truth-telling mechanisms, where it is optimal for each retailer to announce his true information parameter θi . At the Dominant Strategy equilibrium of the direct revelation game, truth-telling is the optimal strategy for each retailer independent of the types of all other retailers. A pricing-and-allocation policy is implementable if it is incentive compatible, and provides non-negative profits to the retailers. The following theorem states the condition under which a mechanism {P (θi , θ−i ), Q(θi , θ−i )} is implementable. Theorem 2 The pricing-and-allocation mechanism {P (θi , θ−i ), Q(θi, θ−i )} is incentive compatible if and only if conditions (1) and (2) hold. In addition, condition (2) is a sufficient condition for individual rationality (i.e., guarantee non-negative profits for the retailers). Z

θi x

Rθ (Q(x, θ−i), θ)dθ ≤

Z

θi x

P (θi , θ−i ) = R(Q(θi , θ−i ), θi ) −

Rθ (Q(θ, θ−i ), θ)dθ Z

(1)

θi θ

Rθ (Q(θ, θ−i), θ)dθ

(2)

The computation of prices for these allocation mechanisms is straightforward from equation 2. Note that the price mechanism P (θi , θ−i ) is an algebraic manipulation of the quantity allocation mechanism Q(θi , θ−i ). Hence, it is straightforward to construct a secure protocol for the price mechanism, if one can construct a secure protocol for the quantity allocation mechanism Q(θi, θ−i ). For example, when retailers face downward sloping linear demand, the price mechanism can be written as: P (θi , θ−i ) = Q(θi , θ−i )(θi − Q(θi , θ−i )) −

Z

θi

Q(θ, θ−i ), θ)dθ

(3)

θ

The above theorem provides the optimal quantity allocation and pricing mechanism for the supplier under very general conditions. We now focus on two special cases of the optimal quantity allocation mechanism: The linear-allocation and proportional-allocation mechanisms, and design secure protocols for them. Theorem 3 (Maskin and Riley, 1989) If retailers face deterministic downward sloping linear demand, with the intercept of the demand-curve θ private to the retailers, then the linear allocation mechanism (defined below) is optimal for the supplier. Definition 1 (Linear Allocation) Index the retailers in decreasing order of their order quantities,i.e. q1 ≥ q1 ≥ ... ≥ qN . Retailer i is allocated Qi (qi, q−i ), where Qi(qi , q−i ) = qi −

n ¯ X 1 max{0, qi − K} if i ≤ n n ¯ i=1

15

Qi (qi , q−i ) = 0 if i > n ¯ where n ¯ is the largest integer such that Qi (qi, q−i ) ≥ 0 for all i. Intuitively, linear allocation is simply an “equal sharing of the pain” among the buyers, with the understanding that if that pain exceeds the qi of a buyer then that buyer drops out. This is why n ¯ , the number of buyers who are allocated a positive share of K, can be less than the total number of retailers (i.e., n ¯ ≤ N ). These n ¯ retailers each get the same amount less than their order; i.e., the “pain” inflicted on each buyer is equal to (total shortage)/¯ n where the total shortage equals what the n ¯ buyers ordered minus K. Deshpande and Schwarz also prove the structure of the optimal policy for the supplier if the retailers are “newsvendors”, i.e., retailers, like real newsvendors, face demand generated from a probability distribution. Theorem 4 (Deshpande and Schwarz, 2005) If retailers are newsvendors with a normal demand distribution with mean θ, and an exponential prior on θ, then the linear allocation mechanism is optimal for the supplier. Theorem 5 (Deshpande and Schwarz, 2005) If retailers are newsvendors with a uniform demand distribution on [0, θ], and a Pareto supplier’s prior on θ, then the proportional allocation mechanism (defined below) is optimal for the supplier. Definition 2 (Proportional Allocation) Retailer i is allocated Qi(qi , q−i ) where Qi (qi, q−i ) = i min{qi , PKq }. Here N is the number of the retailers, and K is the total capacity that the N 1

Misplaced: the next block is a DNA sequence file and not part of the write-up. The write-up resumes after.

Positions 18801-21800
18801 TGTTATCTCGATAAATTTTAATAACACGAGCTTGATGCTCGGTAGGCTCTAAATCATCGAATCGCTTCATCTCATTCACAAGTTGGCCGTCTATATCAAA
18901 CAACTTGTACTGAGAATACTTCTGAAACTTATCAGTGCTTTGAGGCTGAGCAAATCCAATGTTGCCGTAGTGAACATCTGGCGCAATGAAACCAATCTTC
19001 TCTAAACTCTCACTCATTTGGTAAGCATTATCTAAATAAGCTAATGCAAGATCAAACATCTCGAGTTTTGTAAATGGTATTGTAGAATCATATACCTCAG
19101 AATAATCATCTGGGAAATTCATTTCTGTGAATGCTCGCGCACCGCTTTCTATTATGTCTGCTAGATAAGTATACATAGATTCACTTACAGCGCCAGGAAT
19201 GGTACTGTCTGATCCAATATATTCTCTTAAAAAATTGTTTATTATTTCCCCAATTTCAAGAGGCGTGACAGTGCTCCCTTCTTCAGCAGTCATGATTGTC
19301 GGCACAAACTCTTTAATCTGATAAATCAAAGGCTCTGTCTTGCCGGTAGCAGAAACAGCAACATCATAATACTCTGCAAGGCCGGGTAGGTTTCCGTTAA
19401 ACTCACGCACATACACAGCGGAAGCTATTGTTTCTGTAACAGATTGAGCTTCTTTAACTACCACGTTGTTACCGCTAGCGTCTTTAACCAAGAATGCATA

qi

supplier can provide.

4.2

Secure Protocols for Linear and Proportional Allocation Mechanisms

The allocation mechanisms described above and their corresponding pricing policies in (Deshpande and Schwarz 2002) might be appropriate if allocation decisions are made once and only once. However, if allocation decisions are repeated, say, weekly over a selling season of several months with the same θs, then there would be no incentive for the retailers to participate after the first allocation, since, they would subsequently make no profits, because their θ’s would have been revealed as part of the first allocation process. Specifically, note that either allocation mechanism motivates each retailer i to order its profit-maximizing 16

quantity (qi = θi /2), thereby revealing its θi = 2qi . Note further, that any stationary nonlinear retailer demand curve would require more repetitions, but, again, the supplier would eventually be able to infer each retailer’s demand function parameters. In what follows we describe protocols for the above allocation mechanisms that are secure as long as K ≤

P

i qi

(more on this below). These protocols use the retailer order quanti-

ties qi , i = 1, . . . , N as inputs and compute the allocations, Q(q1, q2, . . . , qN ) defined above, without revealing any retailer’s private information parameter θi either to the supplier or to the other retailers. Since these protocols do not reveal the individual retailers’ private information parameter, these protocols can be used repeatedly. 4.2.1

Information Required for Secure Capacity-Allocation Protocol

Before the protocol every retailer knows his profit-maximizing quantity qi (= θi /2), the supplier knows her capacity K. After the protocol is completed, every retailer knows the quantity Qi (qi, q−i ) he will be allocated under the allocation policy (linear or proportional), n ¯ , and nothing else. In particular, the protocol itself does not reveal the individual qi ,